Cleveland Select Pear Info: Flowering Pear ‘Cleveland Select’ Care

A Flowering Cleveland Select Pear Tree
cleveland pear
(Image credit: picturethatphoto)

The Cleveland Select is a variety of flowering pear that is very popular for its showy spring blossoms, its bright autumn foliage, and its sturdy, neat shape. If you want a flowering pear, it’s a good choice. Keep reading to learn more about growing Cleveland Select pears and Cleveland Select care.

Cleveland Select Pear Info

What is a Cleveland Select pear? Pyrus calleryana “Cleveland Select” is a variety of Callery pear. Cleveland Select is known for its extremely showy white flowers that bloom in early spring. It also has a narrow columnar form and strong branches, setting it apart from many other varieties of pear and making it ideal as a flowering specimen tree. In the autumn, its leaves turn attractive shades of orange to red and purple. It has been known, in some areas, to hybridize with other Callery pear varieties and escape into the wild as an invasive species, so check with your local extension office before planting.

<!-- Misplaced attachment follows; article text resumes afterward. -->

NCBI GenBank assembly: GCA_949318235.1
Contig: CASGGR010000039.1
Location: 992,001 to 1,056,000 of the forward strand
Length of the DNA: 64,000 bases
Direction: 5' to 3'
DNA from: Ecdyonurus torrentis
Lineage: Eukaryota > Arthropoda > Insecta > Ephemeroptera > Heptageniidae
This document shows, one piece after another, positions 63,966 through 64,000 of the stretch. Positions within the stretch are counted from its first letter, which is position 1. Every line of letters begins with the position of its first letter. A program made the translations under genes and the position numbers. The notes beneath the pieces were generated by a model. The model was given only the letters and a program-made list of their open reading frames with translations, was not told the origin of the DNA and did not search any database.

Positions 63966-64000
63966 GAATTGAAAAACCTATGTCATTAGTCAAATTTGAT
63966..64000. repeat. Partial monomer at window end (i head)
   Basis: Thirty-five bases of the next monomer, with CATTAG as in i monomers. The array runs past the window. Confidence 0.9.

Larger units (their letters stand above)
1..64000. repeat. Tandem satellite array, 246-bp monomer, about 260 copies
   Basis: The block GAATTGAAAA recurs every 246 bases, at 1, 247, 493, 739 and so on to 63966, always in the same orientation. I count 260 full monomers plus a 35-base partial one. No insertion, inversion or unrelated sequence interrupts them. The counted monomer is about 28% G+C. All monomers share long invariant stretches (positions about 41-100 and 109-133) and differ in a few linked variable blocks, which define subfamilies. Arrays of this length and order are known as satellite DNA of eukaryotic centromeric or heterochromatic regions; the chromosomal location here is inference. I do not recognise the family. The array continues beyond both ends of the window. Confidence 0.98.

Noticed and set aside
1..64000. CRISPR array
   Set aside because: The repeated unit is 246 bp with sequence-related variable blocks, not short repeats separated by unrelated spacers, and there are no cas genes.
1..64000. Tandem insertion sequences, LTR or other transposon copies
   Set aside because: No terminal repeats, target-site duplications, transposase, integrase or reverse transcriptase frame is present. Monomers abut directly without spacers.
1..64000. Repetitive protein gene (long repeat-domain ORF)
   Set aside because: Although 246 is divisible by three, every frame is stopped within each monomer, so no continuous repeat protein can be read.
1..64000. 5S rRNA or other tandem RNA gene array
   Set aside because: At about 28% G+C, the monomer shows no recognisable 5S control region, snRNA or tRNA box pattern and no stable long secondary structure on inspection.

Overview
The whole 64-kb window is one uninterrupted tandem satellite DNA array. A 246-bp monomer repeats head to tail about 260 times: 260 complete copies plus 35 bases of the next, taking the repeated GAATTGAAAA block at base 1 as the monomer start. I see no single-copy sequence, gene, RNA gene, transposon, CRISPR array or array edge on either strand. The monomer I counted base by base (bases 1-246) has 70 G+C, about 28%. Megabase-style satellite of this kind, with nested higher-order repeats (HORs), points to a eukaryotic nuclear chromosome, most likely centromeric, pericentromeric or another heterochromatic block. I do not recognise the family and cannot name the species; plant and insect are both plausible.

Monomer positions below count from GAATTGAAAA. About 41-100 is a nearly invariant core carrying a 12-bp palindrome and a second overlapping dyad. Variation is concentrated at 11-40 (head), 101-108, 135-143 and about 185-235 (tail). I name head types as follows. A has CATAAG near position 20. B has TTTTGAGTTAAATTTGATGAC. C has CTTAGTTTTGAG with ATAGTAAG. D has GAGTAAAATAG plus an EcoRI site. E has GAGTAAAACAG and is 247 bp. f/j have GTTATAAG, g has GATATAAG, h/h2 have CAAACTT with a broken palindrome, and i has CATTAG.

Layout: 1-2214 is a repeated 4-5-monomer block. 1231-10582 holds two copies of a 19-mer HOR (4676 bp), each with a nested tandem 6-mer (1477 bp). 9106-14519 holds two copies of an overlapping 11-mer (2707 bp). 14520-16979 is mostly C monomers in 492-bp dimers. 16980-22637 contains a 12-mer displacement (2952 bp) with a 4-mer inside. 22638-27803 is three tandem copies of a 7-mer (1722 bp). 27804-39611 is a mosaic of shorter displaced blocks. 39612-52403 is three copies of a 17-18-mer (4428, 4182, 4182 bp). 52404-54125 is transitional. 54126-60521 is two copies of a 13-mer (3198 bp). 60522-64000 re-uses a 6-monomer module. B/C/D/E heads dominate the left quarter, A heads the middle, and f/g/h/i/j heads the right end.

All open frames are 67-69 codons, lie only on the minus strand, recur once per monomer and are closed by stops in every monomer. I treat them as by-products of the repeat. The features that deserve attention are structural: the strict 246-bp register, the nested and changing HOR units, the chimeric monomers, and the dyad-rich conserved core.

Cleveland Select Care

Growing Cleveland Select pear trees is relatively easy and rewarding. The trees need full sun and well drained, rich, loamy soil. They like soil that is somewhat alkaline. They require moderate, consistent moisture and should be irrigated weekly during hot, dry spells. They are hardy in USDA zones 4 through 9 and can tolerate both cold and heat. The trees tend to grow to a height of 35 feet (11 m.) and a spread of 16 feet (5 m.) and should be pruned moderately in the winter while dormant, but they grow naturally in an attractive shape. Due to their narrow, upright growth pattern, they are especially good for growing in clusters or rows, such as along a sidewalk.

Liz Baessler
Senior Editor

The only child of a horticulturist and an English teacher, Liz Baessler was destined to become a gardening editor. She has been with Gardening Know how since 2015, and a Senior Editor since 2020. She holds a BA in English from Brandeis University and an MA in English from the University of Geneva, Switzerland. After years of gardening in containers and community garden plots, she finally has a backyard of her own, which she is systematically filling with vegetables and flowers.